Hulne Priory
Hulne Priory
Hulne Priory, was founded in 1240 by Carmelite monks, making it perhaps the first Carmelite priory in England. The priory was destroyed during the Dissolution of the Monasteries by Henry VIII, but considerable parts of the monastic buildings remain intact. Among the remains are scattered 18th century sculptures of monks praying.
One of the unusual features at Hulne is that the monastic buildings are contained within a retaining wall, a reminder that during much of the medieval period Northumberland was a battleground between Scots and english. In the late 15th century the monastery defenses were improved by adding a sturdy pele tower, a form of fortified lookout, allowing the monks to retreat inside the tower if truble threatened.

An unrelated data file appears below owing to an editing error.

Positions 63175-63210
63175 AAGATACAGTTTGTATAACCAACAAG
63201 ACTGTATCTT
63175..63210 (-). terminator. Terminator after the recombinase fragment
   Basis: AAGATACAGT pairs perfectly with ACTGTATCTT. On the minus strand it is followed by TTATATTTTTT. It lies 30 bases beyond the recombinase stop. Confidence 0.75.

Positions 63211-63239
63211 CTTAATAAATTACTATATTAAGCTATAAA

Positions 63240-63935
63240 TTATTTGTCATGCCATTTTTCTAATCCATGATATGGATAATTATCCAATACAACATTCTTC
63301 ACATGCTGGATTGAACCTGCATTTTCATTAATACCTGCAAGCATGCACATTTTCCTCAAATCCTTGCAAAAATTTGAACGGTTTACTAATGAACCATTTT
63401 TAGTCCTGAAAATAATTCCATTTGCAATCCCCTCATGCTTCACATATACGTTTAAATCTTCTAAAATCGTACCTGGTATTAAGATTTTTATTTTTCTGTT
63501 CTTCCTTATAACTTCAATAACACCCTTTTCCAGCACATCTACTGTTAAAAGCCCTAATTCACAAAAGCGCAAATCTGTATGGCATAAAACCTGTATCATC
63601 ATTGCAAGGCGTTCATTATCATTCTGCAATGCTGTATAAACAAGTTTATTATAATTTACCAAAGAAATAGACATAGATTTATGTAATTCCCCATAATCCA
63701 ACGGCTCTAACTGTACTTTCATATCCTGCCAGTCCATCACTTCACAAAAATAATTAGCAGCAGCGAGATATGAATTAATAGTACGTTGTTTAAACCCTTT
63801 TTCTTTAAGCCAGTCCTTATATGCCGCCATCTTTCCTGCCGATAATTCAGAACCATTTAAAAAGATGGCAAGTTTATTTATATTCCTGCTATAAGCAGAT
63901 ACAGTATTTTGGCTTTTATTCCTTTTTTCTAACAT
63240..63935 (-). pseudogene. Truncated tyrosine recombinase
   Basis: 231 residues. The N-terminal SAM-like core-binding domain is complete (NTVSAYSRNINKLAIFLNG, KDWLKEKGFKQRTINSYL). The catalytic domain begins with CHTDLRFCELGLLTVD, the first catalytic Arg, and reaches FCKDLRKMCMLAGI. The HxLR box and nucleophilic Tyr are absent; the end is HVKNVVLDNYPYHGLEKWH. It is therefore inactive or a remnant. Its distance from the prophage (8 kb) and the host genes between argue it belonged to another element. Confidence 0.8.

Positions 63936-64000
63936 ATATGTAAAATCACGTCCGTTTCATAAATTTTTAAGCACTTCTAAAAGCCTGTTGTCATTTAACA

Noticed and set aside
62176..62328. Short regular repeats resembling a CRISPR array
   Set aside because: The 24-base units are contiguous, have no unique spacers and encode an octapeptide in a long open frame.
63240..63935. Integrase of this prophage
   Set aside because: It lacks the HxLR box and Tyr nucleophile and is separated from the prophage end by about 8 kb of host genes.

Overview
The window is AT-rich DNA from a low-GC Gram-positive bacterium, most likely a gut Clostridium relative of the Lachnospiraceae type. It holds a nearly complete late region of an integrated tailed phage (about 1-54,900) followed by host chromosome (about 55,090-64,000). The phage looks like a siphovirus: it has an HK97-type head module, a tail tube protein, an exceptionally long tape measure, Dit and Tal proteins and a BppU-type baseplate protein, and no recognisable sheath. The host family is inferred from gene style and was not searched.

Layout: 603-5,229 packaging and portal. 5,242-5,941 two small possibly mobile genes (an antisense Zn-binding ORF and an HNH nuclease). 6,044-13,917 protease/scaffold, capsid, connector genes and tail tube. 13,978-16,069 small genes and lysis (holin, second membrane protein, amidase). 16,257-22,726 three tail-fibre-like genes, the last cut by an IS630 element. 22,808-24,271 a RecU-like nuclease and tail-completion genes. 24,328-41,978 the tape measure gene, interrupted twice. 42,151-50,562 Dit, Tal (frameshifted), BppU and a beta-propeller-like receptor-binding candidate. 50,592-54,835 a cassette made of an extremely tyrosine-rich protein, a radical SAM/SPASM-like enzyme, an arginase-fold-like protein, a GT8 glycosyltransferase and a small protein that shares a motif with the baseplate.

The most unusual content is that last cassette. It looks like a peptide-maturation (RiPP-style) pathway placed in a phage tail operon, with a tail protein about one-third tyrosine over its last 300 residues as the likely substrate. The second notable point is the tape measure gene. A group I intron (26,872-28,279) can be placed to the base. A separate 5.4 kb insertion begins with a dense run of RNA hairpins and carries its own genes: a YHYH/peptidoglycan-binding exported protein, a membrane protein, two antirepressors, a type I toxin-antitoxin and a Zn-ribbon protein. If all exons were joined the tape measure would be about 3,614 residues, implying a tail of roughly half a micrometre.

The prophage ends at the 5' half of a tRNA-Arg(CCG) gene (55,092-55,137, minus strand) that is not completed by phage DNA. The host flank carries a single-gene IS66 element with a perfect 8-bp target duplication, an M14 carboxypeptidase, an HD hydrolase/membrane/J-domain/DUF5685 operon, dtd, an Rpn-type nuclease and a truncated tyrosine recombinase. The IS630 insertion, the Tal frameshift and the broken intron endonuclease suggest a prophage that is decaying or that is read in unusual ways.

Much of the priory is in ruins, though the infirmary walls have been restored and now stand to their full height, though there is no roof. There is a well-preserved triple sedilia in the priory church, with very finely carved arcading.

After the priory was dissolved the property fell to the Percy family, Dukes of Northumberland, and the priory buildings now stand amidst Hulne Park, used by the Dukes as a hunting park. A very short walk away is Alnwick Abbey Gatehouse, the only surviving part of a 12th century Premonstratensian abbey.

Getting there
Access is only on foot, from Alnwick. Park on the left side of Rotten Row, off the B6346 road to Wooler. Access to the Park is limited, at this writing 11-sunset, but it is worth checking first.